Millions pushed to poverty 

Unorganized workers constitute close to 85 percent of India's working population, and they are suffering the worst from the lockdown, which has closed in on them like a trap. Prime Minister Narendra Modi, whose pro-Hindu Bharatiya Janata Party (BJP) won a landslide last year, gave only four hours' notice when he announced the decision at 8pm on March 24 to impose a lockdown on 1.3 billion people. 

The migrant workers were humiliated and distressed for several weeks, deprived of their means of subsistence overnight.  For them, the fear of hunger initially overtook the fear of the coronavirus. The free meals distributed by authorities in schools and other centers did not always keep them safe. On the pavements of New Delhi, they were also beaten with sticks by police officers, who tried to enforce social distancing norms and move them from the streets or send them to shelters.

The crisis has brought these vulnerable people to their knees. The whole country could take a huge step backward, with millions of Indians thrown into poverty.

A recovery plan and food aid 

Prime Minister Narendra Modi is accused of not doing enough to protect migrant workers in this pandemic season. "Migrants are not treated with dignity," says Manish Jha, a migration specialist and professor at the Tata Institute of Social Sciences in Mumbai. "Why has the prime minister not made their plight an immediate priority?" he asked.

Amitabh Kant, head of the government think-tank Niti Ayog, recently acknowledged the poor management of the crisis concerning migrant workers: "We could have done much, much better," he conceded.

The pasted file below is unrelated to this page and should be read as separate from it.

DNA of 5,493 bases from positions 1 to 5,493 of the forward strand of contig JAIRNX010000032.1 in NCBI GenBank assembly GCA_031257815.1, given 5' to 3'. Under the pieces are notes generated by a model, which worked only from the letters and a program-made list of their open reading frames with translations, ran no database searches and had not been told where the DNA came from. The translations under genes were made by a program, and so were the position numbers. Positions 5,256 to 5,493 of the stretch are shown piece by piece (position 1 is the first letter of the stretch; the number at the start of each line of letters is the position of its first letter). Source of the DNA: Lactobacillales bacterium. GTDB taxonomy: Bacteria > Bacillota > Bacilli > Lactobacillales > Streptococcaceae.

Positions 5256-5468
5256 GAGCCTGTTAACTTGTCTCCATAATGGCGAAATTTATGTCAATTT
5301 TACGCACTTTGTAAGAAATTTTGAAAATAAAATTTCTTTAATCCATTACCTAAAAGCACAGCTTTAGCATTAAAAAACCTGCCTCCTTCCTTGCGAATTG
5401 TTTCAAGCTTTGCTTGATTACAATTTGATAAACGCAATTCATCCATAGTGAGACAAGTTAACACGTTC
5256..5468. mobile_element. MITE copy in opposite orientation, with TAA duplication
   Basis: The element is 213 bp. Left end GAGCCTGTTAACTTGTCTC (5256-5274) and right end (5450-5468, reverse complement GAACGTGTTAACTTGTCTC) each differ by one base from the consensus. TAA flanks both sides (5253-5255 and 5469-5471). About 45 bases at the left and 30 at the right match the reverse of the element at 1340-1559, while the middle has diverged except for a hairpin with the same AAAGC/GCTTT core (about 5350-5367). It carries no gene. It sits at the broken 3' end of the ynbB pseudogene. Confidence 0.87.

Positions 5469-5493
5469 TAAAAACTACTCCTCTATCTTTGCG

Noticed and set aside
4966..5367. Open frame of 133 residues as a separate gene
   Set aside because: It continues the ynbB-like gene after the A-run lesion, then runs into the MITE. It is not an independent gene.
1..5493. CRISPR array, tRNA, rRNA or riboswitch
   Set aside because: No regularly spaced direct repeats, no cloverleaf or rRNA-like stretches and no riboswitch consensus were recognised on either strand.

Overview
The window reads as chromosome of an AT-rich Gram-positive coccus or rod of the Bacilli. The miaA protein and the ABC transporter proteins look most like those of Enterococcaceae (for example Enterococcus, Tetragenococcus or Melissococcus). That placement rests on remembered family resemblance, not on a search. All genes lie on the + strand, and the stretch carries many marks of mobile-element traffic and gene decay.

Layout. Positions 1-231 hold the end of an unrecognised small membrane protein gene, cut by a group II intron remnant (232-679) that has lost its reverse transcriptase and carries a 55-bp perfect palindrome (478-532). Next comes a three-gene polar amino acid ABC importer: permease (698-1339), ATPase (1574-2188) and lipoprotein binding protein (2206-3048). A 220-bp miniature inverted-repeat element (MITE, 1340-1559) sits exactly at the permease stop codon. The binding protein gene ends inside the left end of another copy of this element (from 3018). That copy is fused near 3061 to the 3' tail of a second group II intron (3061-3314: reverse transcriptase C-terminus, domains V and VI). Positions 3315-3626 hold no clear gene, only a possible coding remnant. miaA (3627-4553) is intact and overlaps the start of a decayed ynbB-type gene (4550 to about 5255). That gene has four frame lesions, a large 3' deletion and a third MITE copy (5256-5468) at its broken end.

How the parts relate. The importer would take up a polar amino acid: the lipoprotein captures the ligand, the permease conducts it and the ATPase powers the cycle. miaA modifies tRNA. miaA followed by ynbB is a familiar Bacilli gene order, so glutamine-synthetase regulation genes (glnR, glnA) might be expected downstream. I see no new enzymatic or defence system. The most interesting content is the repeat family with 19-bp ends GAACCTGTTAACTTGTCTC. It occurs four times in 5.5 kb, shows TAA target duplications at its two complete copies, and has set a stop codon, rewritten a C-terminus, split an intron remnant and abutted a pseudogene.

Prime Minister Modi has put in place an economic recovery plan worth US$266 billion or 10 percent of GDP. About US$5.6 billion will be injected into a program of subsidized employment in rural areas. And until July, 80 million migrant workers will receive 5kg of rice or flour and 1kg of lentils free of charge every month — a direct admission of the extent of the humanitarian crisis.

While economic activity is gradually resuming in the country, labor is already in short supply in urban centers. How can industry be restarted if the handlers have returned to their villages and are missing?

Political commentator Shivan Vijj on the news website The Print said employers "deserve" this labor shortage. The crisis occurred because they fired employees or refused to pay them wages during the lockdown. "This is Indian capitalism's hour of disgrace," he said.

A report published by the Stranded Workers Action Network estimates that eight out of 10 migrant workers, without social protection or unemployment, did not receive wages during the lockdown.

The labor crisis could affect India for a few months, creating a further blow to an economy that was already facing a slowdown before the pandemic.

For the time being, migrant workers continue to flee cities, hoping never to return.

This is an adapted version of an article that appeared in Eglises d'Asie (Churches in Asia), a publication of the Paris-based Missions Etrangères de Paris (MEP) or Paris Foreign Missions Society.